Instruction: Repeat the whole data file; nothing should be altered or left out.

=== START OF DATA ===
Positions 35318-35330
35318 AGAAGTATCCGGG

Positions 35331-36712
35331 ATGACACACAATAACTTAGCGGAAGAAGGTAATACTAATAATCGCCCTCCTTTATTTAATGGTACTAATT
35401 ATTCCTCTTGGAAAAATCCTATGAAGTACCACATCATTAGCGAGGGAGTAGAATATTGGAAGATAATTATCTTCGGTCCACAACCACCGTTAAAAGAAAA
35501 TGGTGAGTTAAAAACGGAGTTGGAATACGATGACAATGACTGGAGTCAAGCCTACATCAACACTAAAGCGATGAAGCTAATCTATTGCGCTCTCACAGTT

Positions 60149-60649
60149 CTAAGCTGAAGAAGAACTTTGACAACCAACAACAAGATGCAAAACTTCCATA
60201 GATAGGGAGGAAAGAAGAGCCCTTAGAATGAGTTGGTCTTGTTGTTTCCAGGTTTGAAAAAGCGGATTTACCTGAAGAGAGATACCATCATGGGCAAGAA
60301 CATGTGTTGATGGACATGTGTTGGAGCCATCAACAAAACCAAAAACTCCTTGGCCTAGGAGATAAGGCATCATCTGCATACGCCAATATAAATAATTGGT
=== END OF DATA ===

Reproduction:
Positions 35318-35330
35318 AGAAGTATCCGGG

Positions 35331-36712
35331 ATGACACACAATAACTTAGCGGAAGAAGGTAATACTAATAATCGCCCTCCTTTATTTAATGGTACTAATT
35401 ATTCCTCTTGGAAAAATCCTATGAAGTACCACATCATTAGCGAGGGAGTAGAATATTGGAAGATAATTATCTTCGGTCCACAACCACCGTTAAAAGAAAA
35501 TGGTGAGTTAAAAACGGAGTTGGAATACGATGACAATGACTGGAGTCAAGCCTACATCAACACTAAAGCGATGAAGCTAATCTATTGCGCTCTCACAGTT

Positions 60149-60649
60149 CTAAGCTGAAGAAGAACTTTGACAACCAACAACAAGATGCAAAACTTCCATA
60201 GATAGGGAGGAAAGAAGAGCCCTTAGAATGAGTTGGTCTTGTTGTTTCCAGGTTTGAAAAAGCGGATTTACCTGAAGAGAGATACCATCATGGGCAAGAA
60301 CATGTGTTGATGGACATGTGTTGGAGCCATCAACAAAACCAAAAACTCCTTGGCCTAGGAGATAAGGCATCATCTGCATACGCCAATATAAATAATTGGT